In 2010, private label credit card spending reached a total of $183 billion, down from the year before, according to a recent report.
The Private Label Credit Cards in the U.S. report, conducted by Packaged Facts, found that total spending fell 14.4 percent during the year compared with 2009. It also represented the steepest decline in the 2006-2010 time period. The firm said that the lower usage was due to consumers spending less and becoming more cautious of taking on new debt in an uncertain economy.
Some of the biggest losers from the downturn have been Wells Fargo and other big names, who rely on the merchant services product.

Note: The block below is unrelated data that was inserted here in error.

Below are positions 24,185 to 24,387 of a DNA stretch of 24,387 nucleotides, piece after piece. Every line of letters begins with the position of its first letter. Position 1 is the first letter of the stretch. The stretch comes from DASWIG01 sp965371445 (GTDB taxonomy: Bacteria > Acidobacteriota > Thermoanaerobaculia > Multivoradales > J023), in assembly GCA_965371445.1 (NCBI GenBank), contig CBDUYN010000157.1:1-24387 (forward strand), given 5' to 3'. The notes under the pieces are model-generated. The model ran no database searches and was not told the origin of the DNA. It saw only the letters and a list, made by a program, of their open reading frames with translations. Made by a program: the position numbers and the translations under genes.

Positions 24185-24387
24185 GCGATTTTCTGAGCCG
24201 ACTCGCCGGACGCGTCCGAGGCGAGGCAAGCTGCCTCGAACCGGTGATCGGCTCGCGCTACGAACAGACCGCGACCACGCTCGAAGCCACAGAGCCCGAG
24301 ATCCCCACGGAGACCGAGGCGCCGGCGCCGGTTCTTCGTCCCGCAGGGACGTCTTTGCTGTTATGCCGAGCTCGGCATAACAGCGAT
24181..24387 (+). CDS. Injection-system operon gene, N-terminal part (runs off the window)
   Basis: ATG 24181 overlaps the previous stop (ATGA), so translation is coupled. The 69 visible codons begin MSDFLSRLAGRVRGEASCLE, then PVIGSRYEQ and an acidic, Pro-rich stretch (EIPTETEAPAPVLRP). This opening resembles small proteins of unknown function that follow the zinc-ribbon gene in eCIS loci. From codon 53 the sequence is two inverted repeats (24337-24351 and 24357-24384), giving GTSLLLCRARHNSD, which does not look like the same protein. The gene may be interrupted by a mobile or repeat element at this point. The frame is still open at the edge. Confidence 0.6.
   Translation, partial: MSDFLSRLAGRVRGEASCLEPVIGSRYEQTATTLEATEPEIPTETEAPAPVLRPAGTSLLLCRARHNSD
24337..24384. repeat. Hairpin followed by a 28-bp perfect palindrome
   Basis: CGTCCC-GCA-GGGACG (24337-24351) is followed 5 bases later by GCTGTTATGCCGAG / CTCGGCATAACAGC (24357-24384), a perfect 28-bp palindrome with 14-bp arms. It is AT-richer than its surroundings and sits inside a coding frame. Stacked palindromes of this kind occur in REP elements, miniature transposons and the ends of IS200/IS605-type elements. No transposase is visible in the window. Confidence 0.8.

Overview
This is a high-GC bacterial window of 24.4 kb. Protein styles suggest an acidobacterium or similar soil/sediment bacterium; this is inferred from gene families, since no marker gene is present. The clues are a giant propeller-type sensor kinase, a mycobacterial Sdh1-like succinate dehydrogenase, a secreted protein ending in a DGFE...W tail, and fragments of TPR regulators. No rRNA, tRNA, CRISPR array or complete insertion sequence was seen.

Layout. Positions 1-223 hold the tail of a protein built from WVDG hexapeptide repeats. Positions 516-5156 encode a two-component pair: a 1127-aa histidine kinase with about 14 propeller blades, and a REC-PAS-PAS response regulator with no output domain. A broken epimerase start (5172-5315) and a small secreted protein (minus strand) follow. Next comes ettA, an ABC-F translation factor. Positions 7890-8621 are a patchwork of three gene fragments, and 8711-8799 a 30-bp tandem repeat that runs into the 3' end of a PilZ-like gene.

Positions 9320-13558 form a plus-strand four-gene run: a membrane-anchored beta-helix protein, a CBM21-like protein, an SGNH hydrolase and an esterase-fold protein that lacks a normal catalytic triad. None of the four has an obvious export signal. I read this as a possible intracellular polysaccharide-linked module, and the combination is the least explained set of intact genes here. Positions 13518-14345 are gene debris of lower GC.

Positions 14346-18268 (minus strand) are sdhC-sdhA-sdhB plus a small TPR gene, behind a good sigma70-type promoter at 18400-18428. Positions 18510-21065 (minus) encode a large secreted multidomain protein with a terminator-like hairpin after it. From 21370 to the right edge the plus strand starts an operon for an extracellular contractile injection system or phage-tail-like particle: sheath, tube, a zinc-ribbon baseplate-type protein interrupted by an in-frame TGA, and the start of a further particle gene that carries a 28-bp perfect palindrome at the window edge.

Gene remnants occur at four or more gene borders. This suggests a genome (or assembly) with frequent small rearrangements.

“Private Label Credit Cards in the U.S. reports that Wells Fargo, which focuses mostly on smaller specialty retailers such as furniture stores, saw the greatest decline in receivables,” the firm stated. “Citibank also saw its private label card receivables fall significantly, as did GE Capital, despite adding $1.6 billion to its receivables balance.”
Other reports have found that spending is lower than before the recession when it comes to consumers using credit. The Equifax National Credit Trends Report revealed that credit usage was 45 percent lower than it was prior to the start of the recession.Back To Blog